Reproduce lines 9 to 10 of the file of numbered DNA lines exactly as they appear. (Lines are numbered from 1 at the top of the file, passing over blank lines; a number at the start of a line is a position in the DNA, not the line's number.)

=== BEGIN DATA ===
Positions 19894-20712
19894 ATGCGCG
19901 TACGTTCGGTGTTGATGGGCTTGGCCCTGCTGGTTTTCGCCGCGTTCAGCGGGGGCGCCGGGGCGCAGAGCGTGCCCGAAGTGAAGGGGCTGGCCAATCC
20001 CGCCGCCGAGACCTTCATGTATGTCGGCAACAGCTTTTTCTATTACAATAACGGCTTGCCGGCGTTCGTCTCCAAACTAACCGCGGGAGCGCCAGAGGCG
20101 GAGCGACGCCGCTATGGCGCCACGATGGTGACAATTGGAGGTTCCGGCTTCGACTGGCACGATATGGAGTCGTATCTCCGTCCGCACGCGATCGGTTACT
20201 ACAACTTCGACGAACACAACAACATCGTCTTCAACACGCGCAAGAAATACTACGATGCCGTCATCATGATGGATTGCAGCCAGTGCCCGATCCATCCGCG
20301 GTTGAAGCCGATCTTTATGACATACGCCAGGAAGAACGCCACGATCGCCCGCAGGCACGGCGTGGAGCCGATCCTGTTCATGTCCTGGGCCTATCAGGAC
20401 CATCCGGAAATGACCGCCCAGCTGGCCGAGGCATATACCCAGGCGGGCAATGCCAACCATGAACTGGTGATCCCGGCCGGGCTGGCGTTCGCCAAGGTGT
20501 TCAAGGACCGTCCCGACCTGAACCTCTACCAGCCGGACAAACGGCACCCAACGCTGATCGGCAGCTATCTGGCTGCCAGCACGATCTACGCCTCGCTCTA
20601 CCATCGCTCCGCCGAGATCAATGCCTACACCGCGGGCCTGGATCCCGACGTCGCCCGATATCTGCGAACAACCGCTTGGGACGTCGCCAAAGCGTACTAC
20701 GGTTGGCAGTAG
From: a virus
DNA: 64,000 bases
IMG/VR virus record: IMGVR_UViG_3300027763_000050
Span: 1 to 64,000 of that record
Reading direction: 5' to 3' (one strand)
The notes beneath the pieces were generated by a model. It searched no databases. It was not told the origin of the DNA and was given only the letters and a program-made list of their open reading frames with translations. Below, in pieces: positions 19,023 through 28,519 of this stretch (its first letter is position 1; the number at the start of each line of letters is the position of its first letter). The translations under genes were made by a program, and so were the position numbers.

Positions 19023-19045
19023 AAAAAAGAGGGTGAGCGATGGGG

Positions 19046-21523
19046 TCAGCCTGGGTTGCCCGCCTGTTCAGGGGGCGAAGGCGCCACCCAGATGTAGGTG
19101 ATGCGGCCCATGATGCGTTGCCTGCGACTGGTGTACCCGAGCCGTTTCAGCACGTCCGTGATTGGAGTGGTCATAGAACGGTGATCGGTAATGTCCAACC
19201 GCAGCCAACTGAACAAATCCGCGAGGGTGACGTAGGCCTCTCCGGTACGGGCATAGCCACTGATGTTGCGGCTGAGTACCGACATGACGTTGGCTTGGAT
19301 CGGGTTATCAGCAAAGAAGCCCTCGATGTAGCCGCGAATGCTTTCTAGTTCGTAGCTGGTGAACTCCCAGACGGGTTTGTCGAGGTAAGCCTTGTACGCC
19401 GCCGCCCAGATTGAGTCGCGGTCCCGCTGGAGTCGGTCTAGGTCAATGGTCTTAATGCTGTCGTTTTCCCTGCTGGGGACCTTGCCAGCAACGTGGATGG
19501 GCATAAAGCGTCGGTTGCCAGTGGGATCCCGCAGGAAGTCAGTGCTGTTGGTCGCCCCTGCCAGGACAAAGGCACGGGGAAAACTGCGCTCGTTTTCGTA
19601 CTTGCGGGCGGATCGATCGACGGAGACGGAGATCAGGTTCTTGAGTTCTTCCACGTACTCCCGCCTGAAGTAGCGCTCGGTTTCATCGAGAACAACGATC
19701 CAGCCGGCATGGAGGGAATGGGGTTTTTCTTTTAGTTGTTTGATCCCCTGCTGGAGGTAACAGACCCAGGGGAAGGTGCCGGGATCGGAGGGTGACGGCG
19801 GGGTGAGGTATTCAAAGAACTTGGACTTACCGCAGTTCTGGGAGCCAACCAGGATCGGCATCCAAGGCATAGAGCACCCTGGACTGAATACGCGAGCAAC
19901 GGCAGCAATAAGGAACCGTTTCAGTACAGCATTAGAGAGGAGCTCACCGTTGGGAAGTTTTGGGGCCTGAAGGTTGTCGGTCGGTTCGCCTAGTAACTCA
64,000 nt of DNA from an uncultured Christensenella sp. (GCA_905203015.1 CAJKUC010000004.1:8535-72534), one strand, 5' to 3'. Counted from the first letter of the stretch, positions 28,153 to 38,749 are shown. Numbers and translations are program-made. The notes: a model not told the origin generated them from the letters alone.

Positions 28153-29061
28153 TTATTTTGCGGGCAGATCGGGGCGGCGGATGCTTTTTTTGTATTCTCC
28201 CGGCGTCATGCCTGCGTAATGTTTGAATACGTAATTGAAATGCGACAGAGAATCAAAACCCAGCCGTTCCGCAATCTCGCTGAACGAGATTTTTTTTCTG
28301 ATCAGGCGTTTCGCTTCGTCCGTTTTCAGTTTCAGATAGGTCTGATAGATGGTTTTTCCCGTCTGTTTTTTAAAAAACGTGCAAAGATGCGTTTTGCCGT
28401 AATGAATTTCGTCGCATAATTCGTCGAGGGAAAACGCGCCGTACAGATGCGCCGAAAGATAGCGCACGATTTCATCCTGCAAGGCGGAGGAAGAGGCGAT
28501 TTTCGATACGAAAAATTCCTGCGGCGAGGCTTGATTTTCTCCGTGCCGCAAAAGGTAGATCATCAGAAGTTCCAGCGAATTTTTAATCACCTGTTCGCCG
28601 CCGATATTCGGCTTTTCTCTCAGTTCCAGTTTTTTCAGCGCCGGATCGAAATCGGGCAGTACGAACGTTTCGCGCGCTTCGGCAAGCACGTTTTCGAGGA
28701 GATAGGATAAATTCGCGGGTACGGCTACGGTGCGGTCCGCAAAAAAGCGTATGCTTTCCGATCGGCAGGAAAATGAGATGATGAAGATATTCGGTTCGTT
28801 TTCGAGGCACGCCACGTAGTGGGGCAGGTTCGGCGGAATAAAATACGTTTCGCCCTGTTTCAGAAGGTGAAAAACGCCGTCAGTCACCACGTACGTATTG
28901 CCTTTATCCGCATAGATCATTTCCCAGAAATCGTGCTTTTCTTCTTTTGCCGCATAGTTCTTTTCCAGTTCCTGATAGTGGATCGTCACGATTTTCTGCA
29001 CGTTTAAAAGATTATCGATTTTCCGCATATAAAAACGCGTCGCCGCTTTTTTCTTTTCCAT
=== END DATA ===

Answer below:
20501 TCAAGGACCGTCCCGACCTGAACCTCTACCAGCCGGACAAACGGCACCCAACGCTGATCGGCAGCTATCTGGCTGCCAGCACGATCTACGCCTCGCTCTA
20601 CCATCGCTCCGCCGAGATCAATGCCTACACCGCGGGCCTGGATCCCGACGTCGCCCGATATCTGCGAACAACCGCTTGGGACGTCGCCAAAGCGTACTAC